Friday, January 7, 2011

The Tumbling Dungeon II

Here's a draft of a pretty simple dungeon that rotates around one axis.  To keep it manageable it will have four states.  The first is the way it looks when the party first enters and pokes around the place:

To visualize state two, print this out then pull the title toward you until the page is vertical.  What was hallway BCF now become a vertical shaft.  To get to state three continue rotating the title toward you and down and you get this:
What used to be the floors of all these chambers are now their ceilings.  What goes in those rooms and halls is for another post, but I wanted to try and convey what I had in mind.

Some additional thoughts.  I struggled with doors; at one point I even had a draft map with stairs leading up to the door from each of the four directions.  I think it is simplest to just say the "doors" are square openings in the exact center of the walls.

The central spherical chamber is the reason for the dungeon.  It could be made larger.  I'm toying with the idea of corrugating the walls of those 45 degree halls that become chutes, so that they actually become stairways.  I mean, I'm not trying to make a death trap here.  On the other hand, it might be interesting and nervous-making for players to start sliding down a slick chute.

Update:  Doors are still a problem.  I forgot the rooms as drawn here are 30x30x30, which means a 10x10 opening in the center of the wall is 10 feet off the ground!  I guess we could put rungs leading to the opening from all sides, but that would sort of give away the rotational nature in the first room.  I'll think more about this.


  1. Wouldn't the simple solution be to make the rooms 30x30x10?

    Or maybe there is a solid 20 foot ladder lying in the room.

    Or maybe the designers don't mind that there will be a 20 foot drop when the room is upside down. After all, they don't mind the difficulties of S2.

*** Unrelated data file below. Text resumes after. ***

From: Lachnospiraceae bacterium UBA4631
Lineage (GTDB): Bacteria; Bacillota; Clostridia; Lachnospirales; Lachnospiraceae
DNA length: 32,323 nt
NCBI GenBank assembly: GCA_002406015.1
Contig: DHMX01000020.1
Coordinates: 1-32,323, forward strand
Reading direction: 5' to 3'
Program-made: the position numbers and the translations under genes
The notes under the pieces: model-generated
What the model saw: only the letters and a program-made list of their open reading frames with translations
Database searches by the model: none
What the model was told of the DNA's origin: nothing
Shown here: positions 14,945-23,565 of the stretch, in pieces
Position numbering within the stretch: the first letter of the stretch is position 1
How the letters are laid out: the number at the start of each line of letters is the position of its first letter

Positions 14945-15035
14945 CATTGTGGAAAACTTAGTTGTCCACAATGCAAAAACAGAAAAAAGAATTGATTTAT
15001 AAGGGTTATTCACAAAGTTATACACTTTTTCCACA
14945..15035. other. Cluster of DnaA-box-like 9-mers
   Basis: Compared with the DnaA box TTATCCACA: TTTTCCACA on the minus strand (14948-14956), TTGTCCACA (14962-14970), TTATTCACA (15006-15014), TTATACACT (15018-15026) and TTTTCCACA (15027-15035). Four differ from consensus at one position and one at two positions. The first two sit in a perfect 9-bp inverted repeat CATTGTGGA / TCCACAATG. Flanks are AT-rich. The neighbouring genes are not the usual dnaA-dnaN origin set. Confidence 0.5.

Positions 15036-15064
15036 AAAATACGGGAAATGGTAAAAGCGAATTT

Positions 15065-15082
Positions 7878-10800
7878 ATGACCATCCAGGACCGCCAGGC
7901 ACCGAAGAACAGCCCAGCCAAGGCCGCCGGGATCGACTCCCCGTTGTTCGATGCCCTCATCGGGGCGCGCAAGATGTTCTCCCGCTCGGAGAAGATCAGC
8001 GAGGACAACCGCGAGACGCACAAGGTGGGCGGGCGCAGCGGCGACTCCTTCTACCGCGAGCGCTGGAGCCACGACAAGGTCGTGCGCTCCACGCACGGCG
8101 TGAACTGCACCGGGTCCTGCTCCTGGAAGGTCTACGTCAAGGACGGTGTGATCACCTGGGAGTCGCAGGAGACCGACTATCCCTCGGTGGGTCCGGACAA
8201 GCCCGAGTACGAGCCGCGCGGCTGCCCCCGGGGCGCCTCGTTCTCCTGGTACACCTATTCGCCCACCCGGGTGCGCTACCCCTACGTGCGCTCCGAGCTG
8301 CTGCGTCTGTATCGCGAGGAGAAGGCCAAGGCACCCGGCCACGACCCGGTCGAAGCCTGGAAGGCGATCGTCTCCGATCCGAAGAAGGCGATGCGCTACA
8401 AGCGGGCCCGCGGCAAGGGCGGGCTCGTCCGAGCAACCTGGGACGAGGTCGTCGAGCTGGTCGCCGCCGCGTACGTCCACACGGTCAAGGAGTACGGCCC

2. 8' high doors, 10' high ceiling, 1' each for lintel and sill. And when flipped 90 degrees, hey, trap doors.

  3. I concur with the 30x30x10 options suggested above, but perhaps you could shift the rooms slightly so that the entrances are in the corners of the rooms? That way there is a ramp up to the entrances in S2 that doesn't stand out in S1

  4. Interesting and nervous making? Yes. Survivable? No. They'd fall straight into the chute. Unless it has featherfall in it...

  5. I just watched some movies where this was the plot of the story where a group of people were imprisoned in a shifting and trapped group of rooms or "cubes" and needed to escape.

    they are all on netflix the original you'll have to get the dvd or find it on megavideo the other two are on instant play.

    Cube 2 : Hypercube (not as good as the first or prequel)
    Cube Zero (A prequel)

    Check em out! - My Gaming Blog

  6. Thanks all. Very helpful. I think I have two competing goals here 1) to make these four configurations feel fairly natural, i.e. not stand out as weird because they are in a turning dungeon and 2) make a dungeon easy for players to map and visualize.

    I'm still thinking of the best compromise of the two. I think, oddly enough, that it might be my initial thought of tiered steps.